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Sacred Wind Communications Voted Most Inspiring Small Business in America, But Rural Broadband Remains Uninspired

John Badal, CEO of Sacred Wind Communications

John Badal, CEO of Sacred Wind Communications

NBC Universal and American Express today announced Sacred Wind Communications (Albuquerque, N.M.) as the winner and most inspiring small business in the “Shine A Light” program, determined by public vote.

Sacred Wind Communications will receive $50,000 in grant money and $50,000 in marketing support from American Express, and will be featured on MSNBC’s small business show, “Your Business.”

John Badal, described by the Shine A Light Foundation as an entrepreneur, founded Sacred Wind to provide service across the largely ignored Navajo Reservation in New Mexico.  Fewer than 40% of the homes had access to even basic telephone service, provided by Qwest on what the foundation describes as a “dilapidated telephone system.”

Badal, along with a few others, thought Qwest’s turtle-like-speed to provide basic telephone service was not acceptable.

Badal should know — he was the former president of Qwest New Mexico from 2000-2004, overseeing that phone network.

During his involvement with Qwest, the frustration to wire the economically challenged Native American community in his area was daunting.  He told Fierce Broadband Wireless that laying copper cable throughout a rugged, rural desert area to reach a small number of customers who couldn’t afford to pay much for service wasn’t economically feasible for Qwest.

In four years, Qwest only managed to bring phone service to 42 new customers–out of thousands. “It took us two years to get through the rights of way process. Six of those homes had moved by the time the process was completed. It would have taken 45 years to reach 70 percent of the homes in our territory,” Badal said. “We needed a different technology altogether. We needed to go wireless.”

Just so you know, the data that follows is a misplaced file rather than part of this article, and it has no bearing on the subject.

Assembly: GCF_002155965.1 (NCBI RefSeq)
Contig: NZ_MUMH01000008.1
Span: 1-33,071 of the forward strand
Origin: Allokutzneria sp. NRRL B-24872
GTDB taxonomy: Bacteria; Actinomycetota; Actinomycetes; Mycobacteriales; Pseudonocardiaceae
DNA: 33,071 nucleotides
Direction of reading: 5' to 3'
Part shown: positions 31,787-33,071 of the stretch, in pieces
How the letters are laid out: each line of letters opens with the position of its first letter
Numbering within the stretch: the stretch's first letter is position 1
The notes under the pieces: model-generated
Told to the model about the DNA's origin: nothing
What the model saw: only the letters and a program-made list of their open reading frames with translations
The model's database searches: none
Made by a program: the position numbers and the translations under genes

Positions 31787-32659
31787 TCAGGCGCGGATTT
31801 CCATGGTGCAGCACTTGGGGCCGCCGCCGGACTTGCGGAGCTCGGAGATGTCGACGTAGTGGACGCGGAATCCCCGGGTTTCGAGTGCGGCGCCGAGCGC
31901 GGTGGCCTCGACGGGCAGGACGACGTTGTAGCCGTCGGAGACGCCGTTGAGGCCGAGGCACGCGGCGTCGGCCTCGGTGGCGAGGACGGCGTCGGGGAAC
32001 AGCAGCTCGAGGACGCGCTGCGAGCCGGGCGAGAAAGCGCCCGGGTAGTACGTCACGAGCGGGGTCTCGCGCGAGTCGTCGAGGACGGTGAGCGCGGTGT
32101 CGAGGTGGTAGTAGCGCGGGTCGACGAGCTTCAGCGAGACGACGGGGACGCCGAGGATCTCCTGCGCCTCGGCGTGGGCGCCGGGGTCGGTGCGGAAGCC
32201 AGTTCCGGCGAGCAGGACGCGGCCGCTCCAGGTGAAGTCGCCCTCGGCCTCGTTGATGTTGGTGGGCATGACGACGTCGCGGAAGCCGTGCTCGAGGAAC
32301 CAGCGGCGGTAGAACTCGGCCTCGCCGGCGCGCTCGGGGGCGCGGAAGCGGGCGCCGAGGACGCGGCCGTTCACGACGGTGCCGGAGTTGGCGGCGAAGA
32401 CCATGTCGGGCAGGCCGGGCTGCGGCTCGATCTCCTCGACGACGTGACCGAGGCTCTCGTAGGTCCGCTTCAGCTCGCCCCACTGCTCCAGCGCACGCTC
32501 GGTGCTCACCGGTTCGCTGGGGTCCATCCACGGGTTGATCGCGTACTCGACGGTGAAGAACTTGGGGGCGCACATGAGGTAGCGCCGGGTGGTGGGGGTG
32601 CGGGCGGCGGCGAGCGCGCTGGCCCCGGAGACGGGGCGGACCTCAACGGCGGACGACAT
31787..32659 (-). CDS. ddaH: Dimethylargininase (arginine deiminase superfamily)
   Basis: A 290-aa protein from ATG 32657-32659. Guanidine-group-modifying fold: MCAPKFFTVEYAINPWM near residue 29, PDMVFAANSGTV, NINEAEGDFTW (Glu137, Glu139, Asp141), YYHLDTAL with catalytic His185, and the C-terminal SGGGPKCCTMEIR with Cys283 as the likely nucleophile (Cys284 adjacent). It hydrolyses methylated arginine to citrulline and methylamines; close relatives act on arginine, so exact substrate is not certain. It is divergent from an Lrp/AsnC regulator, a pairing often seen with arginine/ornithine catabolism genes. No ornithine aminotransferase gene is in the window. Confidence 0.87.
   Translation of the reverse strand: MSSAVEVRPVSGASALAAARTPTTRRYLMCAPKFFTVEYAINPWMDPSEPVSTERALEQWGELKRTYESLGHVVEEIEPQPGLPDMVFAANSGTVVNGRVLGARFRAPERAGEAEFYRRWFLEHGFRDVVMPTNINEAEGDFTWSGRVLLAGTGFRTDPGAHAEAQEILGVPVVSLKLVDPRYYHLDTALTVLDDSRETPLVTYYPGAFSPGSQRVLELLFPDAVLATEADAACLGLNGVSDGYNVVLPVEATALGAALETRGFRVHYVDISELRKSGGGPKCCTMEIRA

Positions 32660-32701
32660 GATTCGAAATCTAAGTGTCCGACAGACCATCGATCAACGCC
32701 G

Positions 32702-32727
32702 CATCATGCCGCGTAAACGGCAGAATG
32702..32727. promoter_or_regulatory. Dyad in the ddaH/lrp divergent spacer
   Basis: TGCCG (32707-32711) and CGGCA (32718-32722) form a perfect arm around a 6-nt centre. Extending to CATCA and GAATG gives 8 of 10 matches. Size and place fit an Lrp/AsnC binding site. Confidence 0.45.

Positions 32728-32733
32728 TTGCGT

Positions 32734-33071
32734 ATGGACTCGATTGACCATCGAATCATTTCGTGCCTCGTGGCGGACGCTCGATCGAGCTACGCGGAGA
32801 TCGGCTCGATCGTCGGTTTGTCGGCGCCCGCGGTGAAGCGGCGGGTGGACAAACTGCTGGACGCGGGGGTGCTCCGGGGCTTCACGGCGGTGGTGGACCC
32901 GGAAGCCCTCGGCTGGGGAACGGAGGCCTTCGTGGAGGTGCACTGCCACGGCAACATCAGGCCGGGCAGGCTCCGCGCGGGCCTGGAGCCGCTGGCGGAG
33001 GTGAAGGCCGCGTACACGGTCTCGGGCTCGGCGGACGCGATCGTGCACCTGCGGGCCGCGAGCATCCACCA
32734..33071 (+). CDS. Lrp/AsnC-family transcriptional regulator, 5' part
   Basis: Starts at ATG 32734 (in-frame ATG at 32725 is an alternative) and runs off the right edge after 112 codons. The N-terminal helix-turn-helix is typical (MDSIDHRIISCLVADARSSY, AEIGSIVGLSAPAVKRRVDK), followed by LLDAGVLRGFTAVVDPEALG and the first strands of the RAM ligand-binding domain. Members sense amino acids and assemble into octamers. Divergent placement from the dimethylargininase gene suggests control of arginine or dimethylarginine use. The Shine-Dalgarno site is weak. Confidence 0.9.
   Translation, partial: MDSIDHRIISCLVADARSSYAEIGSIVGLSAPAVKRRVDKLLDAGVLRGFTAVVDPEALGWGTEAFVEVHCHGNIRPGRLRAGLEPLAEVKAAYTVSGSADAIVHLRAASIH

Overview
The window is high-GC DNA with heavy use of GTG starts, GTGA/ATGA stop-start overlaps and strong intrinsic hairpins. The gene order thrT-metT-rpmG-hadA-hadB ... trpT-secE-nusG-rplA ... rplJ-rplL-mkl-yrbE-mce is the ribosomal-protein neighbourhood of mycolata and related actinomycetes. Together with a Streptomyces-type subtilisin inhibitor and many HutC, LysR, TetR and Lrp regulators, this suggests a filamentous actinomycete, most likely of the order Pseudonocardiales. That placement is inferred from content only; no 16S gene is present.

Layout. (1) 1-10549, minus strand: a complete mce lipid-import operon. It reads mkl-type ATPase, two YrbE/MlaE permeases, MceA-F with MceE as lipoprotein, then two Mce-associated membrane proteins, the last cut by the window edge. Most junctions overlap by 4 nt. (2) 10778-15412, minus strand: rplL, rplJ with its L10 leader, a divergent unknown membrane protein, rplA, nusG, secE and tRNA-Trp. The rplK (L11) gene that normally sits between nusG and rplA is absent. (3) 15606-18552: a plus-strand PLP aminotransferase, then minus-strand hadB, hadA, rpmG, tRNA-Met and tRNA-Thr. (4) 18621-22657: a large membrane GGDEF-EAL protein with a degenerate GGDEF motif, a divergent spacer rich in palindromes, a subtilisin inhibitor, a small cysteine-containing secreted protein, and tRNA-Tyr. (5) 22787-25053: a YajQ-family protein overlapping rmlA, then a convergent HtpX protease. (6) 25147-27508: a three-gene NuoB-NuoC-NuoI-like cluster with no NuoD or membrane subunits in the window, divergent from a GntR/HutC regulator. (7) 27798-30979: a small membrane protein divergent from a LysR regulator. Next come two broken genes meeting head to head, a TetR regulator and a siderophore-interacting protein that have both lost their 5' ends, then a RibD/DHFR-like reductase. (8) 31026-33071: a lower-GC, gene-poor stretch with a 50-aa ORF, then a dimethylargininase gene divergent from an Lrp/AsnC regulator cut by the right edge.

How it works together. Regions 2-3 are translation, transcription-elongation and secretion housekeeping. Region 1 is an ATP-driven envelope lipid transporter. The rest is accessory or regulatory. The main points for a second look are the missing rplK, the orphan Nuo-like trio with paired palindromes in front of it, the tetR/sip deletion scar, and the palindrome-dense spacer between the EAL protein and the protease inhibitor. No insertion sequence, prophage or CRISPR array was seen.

Sacred Wind's service areas (click to enlarge)

Sacred Wind's service areas (click to enlarge)

Badal decided to build a for-profit telecommunications company with a business plan that would depend on funding from the government.

“The only way any company could hope to provide service to the Navajo Nation is with the help of the Federal Communications Commission’s Universal Services Fund,” Badal told New Mexico Business Weekly in 2005.

“We can make this affordable, where Qwest cannot,” says Badal, who expects half of the cost to be picked up by government funding. “That is a necessary part of this equation. Without that, the Navajo cannot be served.”

Virtually every American pays into the Universal Services Fund through a charge levied on telephone bills.  The funding underwrites the expense of providing rural America with access to basic telecommunications services.

In 2004, the same year Badal left Qwest, the company agreed to sell its telephone business on the Navajo Reservation to Badal’s new company.  Sacred Wind, which the company says “evokes a sense of connection between what we do – to send communications over the air – with a larger-than-life purpose for starting this business,” launched service two years later in 2006.